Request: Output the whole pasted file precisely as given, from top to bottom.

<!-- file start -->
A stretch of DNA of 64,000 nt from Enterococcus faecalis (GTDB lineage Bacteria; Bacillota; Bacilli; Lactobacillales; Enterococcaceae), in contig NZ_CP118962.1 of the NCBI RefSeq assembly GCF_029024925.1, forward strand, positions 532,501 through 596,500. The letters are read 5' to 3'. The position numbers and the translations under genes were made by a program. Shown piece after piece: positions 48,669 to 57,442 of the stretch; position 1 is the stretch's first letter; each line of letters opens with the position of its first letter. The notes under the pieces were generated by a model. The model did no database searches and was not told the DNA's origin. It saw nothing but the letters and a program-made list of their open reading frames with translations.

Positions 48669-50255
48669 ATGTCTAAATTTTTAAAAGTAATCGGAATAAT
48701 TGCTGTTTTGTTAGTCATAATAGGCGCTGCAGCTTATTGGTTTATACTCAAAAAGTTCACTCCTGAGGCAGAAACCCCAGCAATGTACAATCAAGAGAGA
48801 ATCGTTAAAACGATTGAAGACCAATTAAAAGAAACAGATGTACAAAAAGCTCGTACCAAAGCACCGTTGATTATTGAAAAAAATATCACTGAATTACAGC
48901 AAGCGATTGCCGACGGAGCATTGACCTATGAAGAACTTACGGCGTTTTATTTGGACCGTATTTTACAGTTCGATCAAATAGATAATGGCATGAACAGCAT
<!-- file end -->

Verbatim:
A stretch of DNA of 64,000 nt from Enterococcus faecalis (GTDB lineage Bacteria; Bacillota; Bacilli; Lactobacillales; Enterococcaceae), in contig NZ_CP118962.1 of the NCBI RefSeq assembly GCF_029024925.1, forward strand, positions 532,501 through 596,500. The letters are read 5' to 3'. The position numbers and the translations under genes were made by a program. Shown piece after piece: positions 48,669 to 57,442 of the stretch; position 1 is the stretch's first letter; each line of letters opens with the position of its first letter. The notes under the pieces were generated by a model. The model did no database searches and was not told the DNA's origin. It saw nothing but the letters and a program-made list of their open reading frames with translations.

Positions 48669-50255
48669 ATGTCTAAATTTTTAAAAGTAATCGGAATAAT
48701 TGCTGTTTTGTTAGTCATAATAGGCGCTGCAGCTTATTGGTTTATACTCAAAAAGTTCACTCCTGAGGCAGAAACCCCAGCAATGTACAATCAAGAGAGA
48801 ATCGTTAAAACGATTGAAGACCAATTAAAAGAAACAGATGTACAAAAAGCTCGTACCAAAGCACCGTTGATTATTGAAAAAAATATCACTGAATTACAGC
48901 AAGCGATTGCCGACGGAGCATTGACCTATGAAGAACTTACGGCGTTTTATTTGGACCGTATTTTACAGTTCGATCAAATAGATAATGGCATGAACAGCAT